Right now, I don’t think a 4-4-2 can really work for Orlando City, unless Kreis has some other tactical wrinkle up his sleeve. His first one didn’t work, though.

Other notes:

— I got Houston over NYCFC tonight. The Dynamo have won two straight games — something unprecedented this season for them — but their compact defensive shape and tendency to play extremely narrow and sit deep will be problematic for an NYCFC side that relies on possession and their ability to move the ball quickly in central midfield. The small size of the Yankee Stadium field won’t help the Light Blues’ cause.

Also of note here: Frank Lampard’s out, and so is Steven Mendoza, so we’ll likely get a glimpse of Tommy McNamara in midfield. It’ll be interesting to see how well he moves the ball in a deeper and more possession-oriented spot. Khiry Shelton is one to look out for, as he will probably play on the wing with McNamara moved central.

— Philadelphia can clinch a berth in the playoffs on Saturday through a ton of different NFL-type complicated scenarios:

  • Philadelphia Union win vs. New York Red Bulls on Saturday AND
  • New England Revolution tie or lose vs. Sporting Kansas City on Saturday

OR

  • Philadelphia Union win vs. New York Red Bulls on Saturday AND
  • Montreal Impact lose or tie vs. Orlando City SC on Saturday

OR

  • Philadelphia Union tie vs. New York Red Bulls on Saturday AND
  • New England Revolution lose vs. Sporting Kansas City on Saturday AND
  • Orlando City SC tie or lose vs. Montreal Impact on Sunday AND
  • Columbus Crew SC tie or lose vs. Chicago Fire on Saturday

OR

  • Philadelphia Union tie vs. New York Red Bulls on Saturday AND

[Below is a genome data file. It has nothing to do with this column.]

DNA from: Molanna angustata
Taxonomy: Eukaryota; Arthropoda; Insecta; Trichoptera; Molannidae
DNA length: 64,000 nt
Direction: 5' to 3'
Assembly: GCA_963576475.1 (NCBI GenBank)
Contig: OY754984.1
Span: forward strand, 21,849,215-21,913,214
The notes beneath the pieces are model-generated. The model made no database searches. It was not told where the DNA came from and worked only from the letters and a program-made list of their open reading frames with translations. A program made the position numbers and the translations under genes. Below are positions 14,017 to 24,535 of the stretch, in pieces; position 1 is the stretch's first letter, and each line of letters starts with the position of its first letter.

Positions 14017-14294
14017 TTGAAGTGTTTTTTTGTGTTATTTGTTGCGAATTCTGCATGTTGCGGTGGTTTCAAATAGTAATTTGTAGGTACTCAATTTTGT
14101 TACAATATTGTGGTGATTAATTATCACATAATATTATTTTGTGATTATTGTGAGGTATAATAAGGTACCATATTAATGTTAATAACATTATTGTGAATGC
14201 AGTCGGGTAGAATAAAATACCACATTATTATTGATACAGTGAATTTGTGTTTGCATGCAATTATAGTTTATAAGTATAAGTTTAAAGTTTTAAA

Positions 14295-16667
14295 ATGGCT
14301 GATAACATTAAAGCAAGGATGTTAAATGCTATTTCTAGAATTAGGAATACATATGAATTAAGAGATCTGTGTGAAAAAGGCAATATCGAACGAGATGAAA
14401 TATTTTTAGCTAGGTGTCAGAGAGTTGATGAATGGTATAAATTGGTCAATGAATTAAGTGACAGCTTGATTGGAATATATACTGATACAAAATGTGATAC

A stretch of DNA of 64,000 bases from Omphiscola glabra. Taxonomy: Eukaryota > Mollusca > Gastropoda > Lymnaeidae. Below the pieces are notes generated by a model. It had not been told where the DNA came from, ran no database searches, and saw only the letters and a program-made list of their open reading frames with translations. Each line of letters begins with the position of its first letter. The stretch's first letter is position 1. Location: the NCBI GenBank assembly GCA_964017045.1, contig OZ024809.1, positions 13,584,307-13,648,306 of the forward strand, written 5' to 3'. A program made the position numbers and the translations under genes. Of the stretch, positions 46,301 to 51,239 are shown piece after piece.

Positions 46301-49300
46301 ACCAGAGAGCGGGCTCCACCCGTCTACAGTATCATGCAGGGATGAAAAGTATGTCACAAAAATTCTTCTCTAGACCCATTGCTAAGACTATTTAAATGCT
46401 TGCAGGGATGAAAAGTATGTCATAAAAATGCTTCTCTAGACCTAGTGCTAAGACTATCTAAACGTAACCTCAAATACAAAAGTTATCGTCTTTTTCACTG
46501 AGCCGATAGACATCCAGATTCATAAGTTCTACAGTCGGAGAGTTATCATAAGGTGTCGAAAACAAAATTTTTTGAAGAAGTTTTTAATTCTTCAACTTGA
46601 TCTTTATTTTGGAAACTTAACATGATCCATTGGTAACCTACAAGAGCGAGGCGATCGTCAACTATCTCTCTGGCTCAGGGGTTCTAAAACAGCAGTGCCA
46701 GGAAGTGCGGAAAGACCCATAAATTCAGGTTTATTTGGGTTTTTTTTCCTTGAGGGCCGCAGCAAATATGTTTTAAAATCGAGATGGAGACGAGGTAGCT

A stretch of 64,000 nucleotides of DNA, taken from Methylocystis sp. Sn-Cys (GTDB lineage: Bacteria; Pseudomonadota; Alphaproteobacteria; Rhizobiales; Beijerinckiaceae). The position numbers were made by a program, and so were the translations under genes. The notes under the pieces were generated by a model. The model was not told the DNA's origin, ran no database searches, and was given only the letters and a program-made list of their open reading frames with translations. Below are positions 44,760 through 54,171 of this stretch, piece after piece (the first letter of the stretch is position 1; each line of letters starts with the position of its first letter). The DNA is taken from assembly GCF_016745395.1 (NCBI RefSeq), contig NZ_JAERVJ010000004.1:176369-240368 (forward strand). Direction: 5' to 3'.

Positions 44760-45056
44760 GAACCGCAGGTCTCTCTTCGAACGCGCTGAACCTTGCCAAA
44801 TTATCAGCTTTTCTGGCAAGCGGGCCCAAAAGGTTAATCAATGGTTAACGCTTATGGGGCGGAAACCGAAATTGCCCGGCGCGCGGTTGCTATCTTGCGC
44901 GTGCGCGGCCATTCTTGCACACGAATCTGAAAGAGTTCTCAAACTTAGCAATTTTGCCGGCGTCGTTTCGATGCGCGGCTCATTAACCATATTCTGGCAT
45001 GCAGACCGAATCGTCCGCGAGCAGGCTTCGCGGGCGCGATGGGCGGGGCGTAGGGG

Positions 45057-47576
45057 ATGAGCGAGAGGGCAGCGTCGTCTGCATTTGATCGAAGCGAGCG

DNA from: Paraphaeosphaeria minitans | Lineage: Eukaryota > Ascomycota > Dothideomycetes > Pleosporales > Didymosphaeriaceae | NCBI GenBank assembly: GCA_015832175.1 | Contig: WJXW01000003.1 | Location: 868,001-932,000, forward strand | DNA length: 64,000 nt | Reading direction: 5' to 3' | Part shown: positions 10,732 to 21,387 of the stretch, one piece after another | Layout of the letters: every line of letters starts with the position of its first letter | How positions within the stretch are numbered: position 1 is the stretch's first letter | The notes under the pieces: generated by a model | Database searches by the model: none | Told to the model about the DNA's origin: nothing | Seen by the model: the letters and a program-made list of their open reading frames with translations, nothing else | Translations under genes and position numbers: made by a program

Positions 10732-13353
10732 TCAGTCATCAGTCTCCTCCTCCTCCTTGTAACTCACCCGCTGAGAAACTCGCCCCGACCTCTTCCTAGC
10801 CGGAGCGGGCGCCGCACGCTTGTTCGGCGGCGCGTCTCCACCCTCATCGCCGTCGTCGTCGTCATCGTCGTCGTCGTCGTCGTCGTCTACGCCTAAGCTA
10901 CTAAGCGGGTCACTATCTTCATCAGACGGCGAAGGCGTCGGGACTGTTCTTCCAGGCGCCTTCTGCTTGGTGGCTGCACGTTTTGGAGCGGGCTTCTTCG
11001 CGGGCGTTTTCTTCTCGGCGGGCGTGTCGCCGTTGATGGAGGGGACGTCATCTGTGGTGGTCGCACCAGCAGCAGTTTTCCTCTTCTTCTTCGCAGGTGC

• New England Revolution lose vs. Sporting Kansas City on Saturday AND
  • Columbus Crew SC tie or lose vs. Chicago Fire on Saturday AND D.C. United lose vs. Toronto FC on Saturday

Tranquillo Barnetta will be moving on in the offseason, meaning that Philly will need someone new to play in attacking midfield. I sincerely hope that player is Alejandro Bedoya.

— The two worst teams in the Eastern Conference play on Saturday, with Columbus all but eliminated from playoff contention after a dispiriting loss in D.C. in midweek.

Continue to watch Luis Solignac’s performance for the Fire. He’s been a consistent starter of late, and Chicago need to figure out whether he is a starting-caliber player in this league. So far, I think he’s been good.

— Game of the week is in Frisco between FCD and the LA Galaxy. How it does not make national TV but Seattle-Vancouver does is beyond me.

Neither LA nor Dallas need much explaining.

— Real Salt Lake need to get back on track, and that path starts at Avaya this week. They’re in San Jose on Saturday having dropped to fourth in the West.

Colorado and Portland also face off, with the Rapids needing a win to remain loosely in the Supporters’ Shield race. Sporting KC play New England in another game with Western Conference postseason complications an hour and a half before Colorado-Portland.

— Didier Drogba is a hindrance to Montreal. I don’t know why, but he most certainly is. They won mid-week without him in the starting lineup, improving their record without him starting to 7-3-3.

This is just one of those things that honestly can not be rationally explained. People have tried, but I don’t think there’s an actual tactical answer to this question. I just know that it’s a problem and Mauro Biello needs to fix it, and that (should) mean dropping Drogba and giving someone like Dominic Oduro or Matteo Mancosu starts up top.

— The final game of the weekend is in Vancouver. Seattle play the Whitecaps in their first game with a playoff spot in hand all season.

Nicolas Lodeiro will be suspended due to yellow card accumulation. How will they replace his ability to crack opposing backlines and find space in behind for Jordan Morris? The answer is, they won’t. They’ll just have to be creative and work hard and hope things work out.